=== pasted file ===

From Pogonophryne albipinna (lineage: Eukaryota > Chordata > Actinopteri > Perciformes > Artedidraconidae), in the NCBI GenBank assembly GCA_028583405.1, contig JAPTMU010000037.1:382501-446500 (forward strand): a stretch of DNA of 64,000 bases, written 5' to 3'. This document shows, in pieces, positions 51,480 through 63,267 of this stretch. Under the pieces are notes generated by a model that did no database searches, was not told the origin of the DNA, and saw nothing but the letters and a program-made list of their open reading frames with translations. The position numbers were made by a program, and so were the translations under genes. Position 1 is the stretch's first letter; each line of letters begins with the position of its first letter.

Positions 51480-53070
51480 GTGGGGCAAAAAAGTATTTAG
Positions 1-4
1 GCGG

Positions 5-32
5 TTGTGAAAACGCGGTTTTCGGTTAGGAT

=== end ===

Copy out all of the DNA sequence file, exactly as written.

From Pogonophryne albipinna (lineage: Eukaryota > Chordata > Actinopteri > Perciformes > Artedidraconidae), in the NCBI GenBank assembly GCA_028583405.1, contig JAPTMU010000037.1:382501-446500 (forward strand): a stretch of DNA of 64,000 bases, written 5' to 3'. This document shows, in pieces, positions 51,480 through 63,267 of this stretch. Under the pieces are notes generated by a model that did no database searches, was not told the origin of the DNA, and saw nothing but the letters and a program-made list of their open reading frames with translations. The position numbers were made by a program, and so were the translations under genes. Position 1 is the stretch's first letter; each line of letters begins with the position of its first letter.

Positions 51480-53070
51480 GTGGGGCAAAAAAGTATTTAG
Positions 1-4
1 GCGG

Positions 5-32
5 TTGTGAAAACGCGGTTTTCGGTTAGGAT